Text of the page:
Sun. Nov 28th, 2021

The pharmacies have failed to create monitoring systems with a legal mandate to detect illegal prescriptions, the jury in Cleveland, Ohio, said.

A Cleveland jury has ruled in favor of Walmart Inc., CVS Health Corp. and Walgreens Boots Alliance Inc. helped create a public health crisis by not properly monitoring opioid prescriptions, the drug industry’s latest loss in the growing litigation over the painkillers.

The federal court panel supported allegations from Northeast Ohio’s Trumbull and Lake Counties that the pharmacy chains had failed to create legally mandatory monitoring systems to detect illegal opioid prescriptions. The provinces are seeking billions of dollars in compensation for the cost of dealing with addictions and fatal overdoses. Similar cases are pending against drug manufacturers and distributors. A judge will hear arguments in May over the provinces’ compensation claims.

Walmart and other pharmacy operators argued the municipalities could not prove that they created a so-called “public nuisance” through lax prescription oversight when the scripts were written by licensed doctors. They also introduced their systems designed to help pharmacists track patients’ visits, making it easier to spot red flags between prescriptions.

This is the first jury verdict in the extensive, four-year opioid litigation. Municipalities across the country have accused opioid manufacturers, distributors and sellers of downplaying the painkillers’ addiction risks and sacrificing patient safety for billions in profits. The jurors in Cleveland deliberated for more than five days before returning the unanimous verdict on Tuesday.

‘Sounds like a bell’

“The jury’s decision sounds like a bell to be heard by pharmacy companies across the country,” Ohio State Attorney General Mark Lanier said after the verdict was announced. “Laws regarding proper monitoring of prescription drugs are taken seriously and not ignored or downplayed.”

The companies have all said they will appeal against the ruling. “We look forward to the appellate court reviewing this case, including the misapplication of public nuisance law,” CVS spokesman Mike DeAngelis said in an email. “The facts and law do not support the ruling,” Walgreen’s Fraser Engelman added.

“We will appeal against this flawed verdict, which is a reflection of a trial designed to benefit the plaintiffs’ attorneys and was riddled with remarkable legal and factual errors,” Walmart spokeswoman Randy Hargrove said in a statement. said an email statement.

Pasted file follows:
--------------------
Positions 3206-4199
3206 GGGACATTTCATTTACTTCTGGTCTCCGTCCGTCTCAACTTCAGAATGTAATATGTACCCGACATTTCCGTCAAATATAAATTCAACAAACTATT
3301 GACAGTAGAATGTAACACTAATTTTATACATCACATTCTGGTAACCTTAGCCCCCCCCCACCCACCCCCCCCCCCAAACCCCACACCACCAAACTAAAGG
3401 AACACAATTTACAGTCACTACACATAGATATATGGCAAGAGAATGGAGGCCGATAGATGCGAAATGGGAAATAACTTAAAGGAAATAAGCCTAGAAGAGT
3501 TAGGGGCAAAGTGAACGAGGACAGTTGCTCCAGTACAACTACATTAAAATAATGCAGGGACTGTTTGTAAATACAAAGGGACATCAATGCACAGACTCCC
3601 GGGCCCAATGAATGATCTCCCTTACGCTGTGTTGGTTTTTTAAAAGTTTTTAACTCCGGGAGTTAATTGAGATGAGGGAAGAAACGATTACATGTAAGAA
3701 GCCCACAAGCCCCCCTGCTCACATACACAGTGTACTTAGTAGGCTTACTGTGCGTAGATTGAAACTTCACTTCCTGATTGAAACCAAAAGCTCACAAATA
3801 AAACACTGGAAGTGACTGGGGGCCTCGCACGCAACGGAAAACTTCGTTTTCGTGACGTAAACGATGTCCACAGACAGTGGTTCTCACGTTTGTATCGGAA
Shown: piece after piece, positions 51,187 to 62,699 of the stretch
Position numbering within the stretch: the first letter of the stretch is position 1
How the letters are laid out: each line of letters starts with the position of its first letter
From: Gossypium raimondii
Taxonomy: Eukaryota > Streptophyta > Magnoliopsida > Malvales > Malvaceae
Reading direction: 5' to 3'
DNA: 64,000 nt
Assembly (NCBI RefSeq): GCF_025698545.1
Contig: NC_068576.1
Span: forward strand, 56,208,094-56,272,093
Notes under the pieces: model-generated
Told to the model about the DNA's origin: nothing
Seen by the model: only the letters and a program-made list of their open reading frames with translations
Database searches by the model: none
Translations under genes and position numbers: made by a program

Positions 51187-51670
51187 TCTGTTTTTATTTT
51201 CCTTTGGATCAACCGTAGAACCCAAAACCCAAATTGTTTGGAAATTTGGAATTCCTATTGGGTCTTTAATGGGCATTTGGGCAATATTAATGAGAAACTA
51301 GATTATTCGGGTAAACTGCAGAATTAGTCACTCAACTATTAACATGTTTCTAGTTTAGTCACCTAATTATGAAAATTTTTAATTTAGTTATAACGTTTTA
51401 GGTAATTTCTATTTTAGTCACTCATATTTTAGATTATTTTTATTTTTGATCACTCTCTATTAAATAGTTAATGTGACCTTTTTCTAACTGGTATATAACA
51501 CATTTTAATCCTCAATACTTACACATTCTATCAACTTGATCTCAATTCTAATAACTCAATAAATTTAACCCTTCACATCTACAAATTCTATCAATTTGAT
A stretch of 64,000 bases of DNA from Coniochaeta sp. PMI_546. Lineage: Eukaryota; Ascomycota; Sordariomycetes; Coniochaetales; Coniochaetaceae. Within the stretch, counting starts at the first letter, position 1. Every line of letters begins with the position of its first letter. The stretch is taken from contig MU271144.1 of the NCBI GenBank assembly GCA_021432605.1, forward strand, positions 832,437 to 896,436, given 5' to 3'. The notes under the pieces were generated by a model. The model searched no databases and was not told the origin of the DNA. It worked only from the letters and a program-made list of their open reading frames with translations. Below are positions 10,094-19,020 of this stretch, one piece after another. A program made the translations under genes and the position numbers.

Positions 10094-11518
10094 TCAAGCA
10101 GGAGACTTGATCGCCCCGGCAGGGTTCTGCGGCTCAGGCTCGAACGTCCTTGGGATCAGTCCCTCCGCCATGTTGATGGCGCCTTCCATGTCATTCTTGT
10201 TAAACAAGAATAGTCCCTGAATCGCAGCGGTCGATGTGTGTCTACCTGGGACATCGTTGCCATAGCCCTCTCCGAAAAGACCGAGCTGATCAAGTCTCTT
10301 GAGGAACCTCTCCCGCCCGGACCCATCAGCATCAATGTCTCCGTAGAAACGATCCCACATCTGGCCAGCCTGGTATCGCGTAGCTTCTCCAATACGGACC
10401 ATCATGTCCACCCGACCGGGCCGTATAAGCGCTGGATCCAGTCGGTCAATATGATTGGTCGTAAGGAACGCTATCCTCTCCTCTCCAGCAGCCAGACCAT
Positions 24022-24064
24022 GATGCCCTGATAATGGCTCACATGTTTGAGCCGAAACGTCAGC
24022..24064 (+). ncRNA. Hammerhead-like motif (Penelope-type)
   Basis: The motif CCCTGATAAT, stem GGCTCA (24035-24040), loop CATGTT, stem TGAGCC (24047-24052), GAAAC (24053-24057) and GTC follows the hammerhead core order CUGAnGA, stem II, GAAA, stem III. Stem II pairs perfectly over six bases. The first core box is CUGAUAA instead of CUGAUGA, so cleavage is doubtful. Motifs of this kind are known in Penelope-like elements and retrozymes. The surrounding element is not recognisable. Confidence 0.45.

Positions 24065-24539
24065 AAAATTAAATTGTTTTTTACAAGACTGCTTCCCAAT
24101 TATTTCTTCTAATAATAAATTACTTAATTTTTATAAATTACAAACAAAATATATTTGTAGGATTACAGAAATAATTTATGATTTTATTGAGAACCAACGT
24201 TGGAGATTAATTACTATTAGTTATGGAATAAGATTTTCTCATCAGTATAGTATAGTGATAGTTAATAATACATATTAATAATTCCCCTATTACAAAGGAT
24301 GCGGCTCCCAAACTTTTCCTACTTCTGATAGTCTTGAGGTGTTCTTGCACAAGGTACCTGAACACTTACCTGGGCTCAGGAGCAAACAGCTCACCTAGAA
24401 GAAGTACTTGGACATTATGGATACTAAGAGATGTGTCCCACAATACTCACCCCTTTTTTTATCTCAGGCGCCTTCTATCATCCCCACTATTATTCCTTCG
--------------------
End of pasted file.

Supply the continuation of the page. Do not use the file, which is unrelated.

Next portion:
Ohio is one of the states plagued by the opioid crisis, which has killed nearly 500,000 Americans over two decades. Trumbull and Lake Counties claim they have been flooded with 140 million pills over a six-year period that began in 2006.

Recent industry wins

The Cleveland ruling follows recent victories in opioid cases for the pharmaceutical industry. A California judge earlier this month rejected four municipalities’ allegations that Johnson & Johnson, Teva Pharmaceutical Industries Ltd. and other opioid manufacturers created a public nuisance by flooding the state with the painkillers.

Earlier this month, the Oklahoma Supreme Court threw out a $ 465 million grant to the state over what the Oklahoma Attorney General’s Office claimed to be misleading opioid marketing campaigns. West Virginia city and district officials are awaiting a federal judge’s ruling in a public lawsuit against McKesson Corp., Cardinal Health Inc. and AmerisourceBergen

The Cleveland case was also the first jury trial to emerge from the more than 4,000 opioid cases consolidated before U.S. District Judge Dan Polster, which encouraged a national solution to all claims. While some local agreements have been reached to avoid trials, Polster has criticized pharmacy providers in the past for not coming up with a broader settlement.

Holly Froum, a Bloomberg Intelligence analyst following the opioid litigation, said Tuesday that the drug industry faces about $ 50 billion in exposure to state and local government affairs over the painkillers. Of that total, pharmacies will eventually pay “about $ 10 billion or less,” she said in an interview.

To drive arguments home, the companies turned a blind eye to suspicious opioid prescriptions, Lanier used props such as baking sieves and a bridge built from Legos to persuade the panel to hold the pharmacy operators responsible for their opioid crimes.

“These three pharmacies will not admit that they did something wrong,” he said in closing remarks. “None of these pharmacies are charities. They are all profitable entities. “They make money from every pill they sell,” he said. “And if they do not want to do the job right to sell these pills, they must be held accountable.”

The consolidated case before Upholstery is In Re National Prescription Opioid Litigation, 17-md-2804, U.S. District Court, Northern District of Ohio (Cleveland).

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